This holiday season is full of worry for my family.
My daughter has multiple developmental delays and is legally blind. While she's 10 years old, mentally she is 3. She relies on five medications every day. She sees a therapist and as many as three doctors in a month. I'm thankful I have a good job with benefits, and I still cannot provide the care my daughter needs without the help of Medicaid and Social Security.
The Denver Post has reported that Congress is looking for a budget "compromise" that will allow politicians to avoid some automatic tax hikes and budget cuts during this year's lame duck session.
I'm one of the millions of people who are fearful that our elected officials are going to use the holiday season to focus on tax cuts for the rich, rather than what we told them we wanted on Nov. 6.
A lot of things are up in the air -- we don't know what cuts would be made -- but certainly Congress should put job creation ahead of cuts to programs for working families and the middle class.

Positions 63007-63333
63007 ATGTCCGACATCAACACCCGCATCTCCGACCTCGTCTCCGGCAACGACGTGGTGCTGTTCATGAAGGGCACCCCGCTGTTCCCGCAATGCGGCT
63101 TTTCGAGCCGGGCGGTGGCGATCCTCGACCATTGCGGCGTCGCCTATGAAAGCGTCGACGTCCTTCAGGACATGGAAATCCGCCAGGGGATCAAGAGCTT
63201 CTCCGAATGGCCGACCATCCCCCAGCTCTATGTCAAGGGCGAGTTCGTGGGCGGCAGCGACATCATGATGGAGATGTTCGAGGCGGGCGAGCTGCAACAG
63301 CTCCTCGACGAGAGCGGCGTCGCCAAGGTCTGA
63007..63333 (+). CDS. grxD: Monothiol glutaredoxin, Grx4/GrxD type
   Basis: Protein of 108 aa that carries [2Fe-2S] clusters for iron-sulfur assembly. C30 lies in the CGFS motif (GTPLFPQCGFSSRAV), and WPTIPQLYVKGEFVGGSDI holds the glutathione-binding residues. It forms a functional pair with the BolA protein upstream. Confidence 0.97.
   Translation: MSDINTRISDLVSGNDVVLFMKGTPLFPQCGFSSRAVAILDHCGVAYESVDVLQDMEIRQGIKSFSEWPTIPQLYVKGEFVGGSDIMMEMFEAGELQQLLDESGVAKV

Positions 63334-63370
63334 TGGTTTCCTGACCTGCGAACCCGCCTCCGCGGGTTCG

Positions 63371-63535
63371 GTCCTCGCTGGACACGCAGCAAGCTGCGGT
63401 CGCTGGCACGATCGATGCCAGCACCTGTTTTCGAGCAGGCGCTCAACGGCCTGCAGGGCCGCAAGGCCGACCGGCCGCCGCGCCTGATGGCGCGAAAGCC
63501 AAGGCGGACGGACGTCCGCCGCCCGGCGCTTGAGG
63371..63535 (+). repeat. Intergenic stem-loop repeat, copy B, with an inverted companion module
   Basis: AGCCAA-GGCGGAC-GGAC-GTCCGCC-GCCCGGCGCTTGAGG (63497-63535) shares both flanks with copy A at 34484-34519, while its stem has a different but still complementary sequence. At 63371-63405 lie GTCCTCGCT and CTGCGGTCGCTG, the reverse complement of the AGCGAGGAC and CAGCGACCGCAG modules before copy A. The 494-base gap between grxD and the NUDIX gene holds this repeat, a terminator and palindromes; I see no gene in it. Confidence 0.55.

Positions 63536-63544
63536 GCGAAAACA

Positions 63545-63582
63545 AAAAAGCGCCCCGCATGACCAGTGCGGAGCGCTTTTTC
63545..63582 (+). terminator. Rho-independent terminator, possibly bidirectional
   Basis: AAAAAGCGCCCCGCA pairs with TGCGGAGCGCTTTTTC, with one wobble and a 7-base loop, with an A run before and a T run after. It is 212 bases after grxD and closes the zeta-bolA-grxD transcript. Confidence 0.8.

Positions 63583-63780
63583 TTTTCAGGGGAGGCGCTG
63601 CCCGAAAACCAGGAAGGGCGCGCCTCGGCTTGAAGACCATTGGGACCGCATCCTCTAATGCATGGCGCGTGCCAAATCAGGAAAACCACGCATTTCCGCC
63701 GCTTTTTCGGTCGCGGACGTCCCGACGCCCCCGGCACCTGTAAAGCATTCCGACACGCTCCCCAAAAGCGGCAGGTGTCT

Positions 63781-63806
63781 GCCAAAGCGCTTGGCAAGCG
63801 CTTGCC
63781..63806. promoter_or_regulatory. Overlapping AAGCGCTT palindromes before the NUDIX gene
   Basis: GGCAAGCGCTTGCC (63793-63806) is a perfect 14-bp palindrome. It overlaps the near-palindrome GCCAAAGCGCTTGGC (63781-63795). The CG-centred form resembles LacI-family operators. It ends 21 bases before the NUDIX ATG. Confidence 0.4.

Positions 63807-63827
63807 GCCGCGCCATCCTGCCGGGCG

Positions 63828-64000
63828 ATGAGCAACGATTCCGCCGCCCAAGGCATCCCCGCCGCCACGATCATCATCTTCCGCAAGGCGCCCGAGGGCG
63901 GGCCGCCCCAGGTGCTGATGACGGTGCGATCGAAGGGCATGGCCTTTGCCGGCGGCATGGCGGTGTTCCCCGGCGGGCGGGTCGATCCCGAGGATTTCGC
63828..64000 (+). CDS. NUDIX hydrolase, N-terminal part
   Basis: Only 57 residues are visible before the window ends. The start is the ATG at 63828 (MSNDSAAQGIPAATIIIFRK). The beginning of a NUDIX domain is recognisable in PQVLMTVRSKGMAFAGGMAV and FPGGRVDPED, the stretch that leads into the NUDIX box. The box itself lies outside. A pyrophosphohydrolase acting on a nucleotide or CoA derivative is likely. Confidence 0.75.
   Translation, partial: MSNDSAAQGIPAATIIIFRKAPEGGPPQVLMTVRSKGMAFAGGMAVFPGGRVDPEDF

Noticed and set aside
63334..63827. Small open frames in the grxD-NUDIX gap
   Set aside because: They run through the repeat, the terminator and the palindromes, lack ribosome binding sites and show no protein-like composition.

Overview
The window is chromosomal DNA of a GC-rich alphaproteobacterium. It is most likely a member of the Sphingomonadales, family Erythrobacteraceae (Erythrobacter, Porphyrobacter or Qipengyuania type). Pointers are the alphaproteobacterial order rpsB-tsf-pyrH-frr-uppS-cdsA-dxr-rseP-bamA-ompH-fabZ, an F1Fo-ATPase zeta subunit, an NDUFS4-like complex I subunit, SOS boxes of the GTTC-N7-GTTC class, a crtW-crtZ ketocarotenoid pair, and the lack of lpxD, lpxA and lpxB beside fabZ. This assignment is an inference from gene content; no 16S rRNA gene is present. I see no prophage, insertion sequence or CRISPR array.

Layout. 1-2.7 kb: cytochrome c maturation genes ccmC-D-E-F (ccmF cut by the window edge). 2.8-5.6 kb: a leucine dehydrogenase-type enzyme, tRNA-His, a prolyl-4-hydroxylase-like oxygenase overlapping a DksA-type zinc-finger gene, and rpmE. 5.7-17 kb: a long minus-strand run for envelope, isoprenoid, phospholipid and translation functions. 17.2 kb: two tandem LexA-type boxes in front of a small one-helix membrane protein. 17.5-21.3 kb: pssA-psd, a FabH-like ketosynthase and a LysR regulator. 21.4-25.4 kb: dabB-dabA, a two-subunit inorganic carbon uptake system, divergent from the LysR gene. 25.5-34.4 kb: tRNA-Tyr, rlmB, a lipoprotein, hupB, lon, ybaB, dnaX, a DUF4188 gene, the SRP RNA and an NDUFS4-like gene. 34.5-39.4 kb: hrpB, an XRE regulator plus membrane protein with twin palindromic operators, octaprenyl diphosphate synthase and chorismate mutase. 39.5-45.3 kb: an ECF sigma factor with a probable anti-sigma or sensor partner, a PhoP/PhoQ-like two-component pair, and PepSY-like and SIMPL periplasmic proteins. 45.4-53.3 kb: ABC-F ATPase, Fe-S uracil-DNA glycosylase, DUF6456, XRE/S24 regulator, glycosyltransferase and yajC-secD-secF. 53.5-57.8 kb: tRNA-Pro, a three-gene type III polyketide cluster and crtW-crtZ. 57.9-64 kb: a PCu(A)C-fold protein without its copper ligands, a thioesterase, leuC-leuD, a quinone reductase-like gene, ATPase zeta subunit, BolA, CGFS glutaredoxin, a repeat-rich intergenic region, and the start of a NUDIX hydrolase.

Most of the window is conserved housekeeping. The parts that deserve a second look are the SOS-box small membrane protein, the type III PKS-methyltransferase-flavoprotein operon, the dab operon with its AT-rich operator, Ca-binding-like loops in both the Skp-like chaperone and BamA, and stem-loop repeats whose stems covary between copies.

The problem was solely created by Congress, but one they must solve by listening to the people who voted for them.
Election Day wasn't so long ago. Millions of Americans voted for the idea that we're all in this together and against the "you're on your own" republican philosophy of governing. On Election Day, we stood in line for hours to vote. If Washington turns their back to us over the next few weeks, it would break my heart.
While the election was relatively close, the direction for avoiding a "fiscal cliff" is clear.
Polls show vast majorities think Congress can deal with the deficit without cutting programs that keep people working, educate our kids and have worked to create America's middle class.
I want Congress to fight for us, for real people like my daughter, not for some budget deal with a catch-phrase.
I want our Colorado representatives here to know we thank them for working for us, and even though the task may be hard -- keep standing with us. The country is tired of politics. We want action and for congress to do what we voted for -- put the middle class first.
Gina Jones is a health care worker who lives and works in Denver.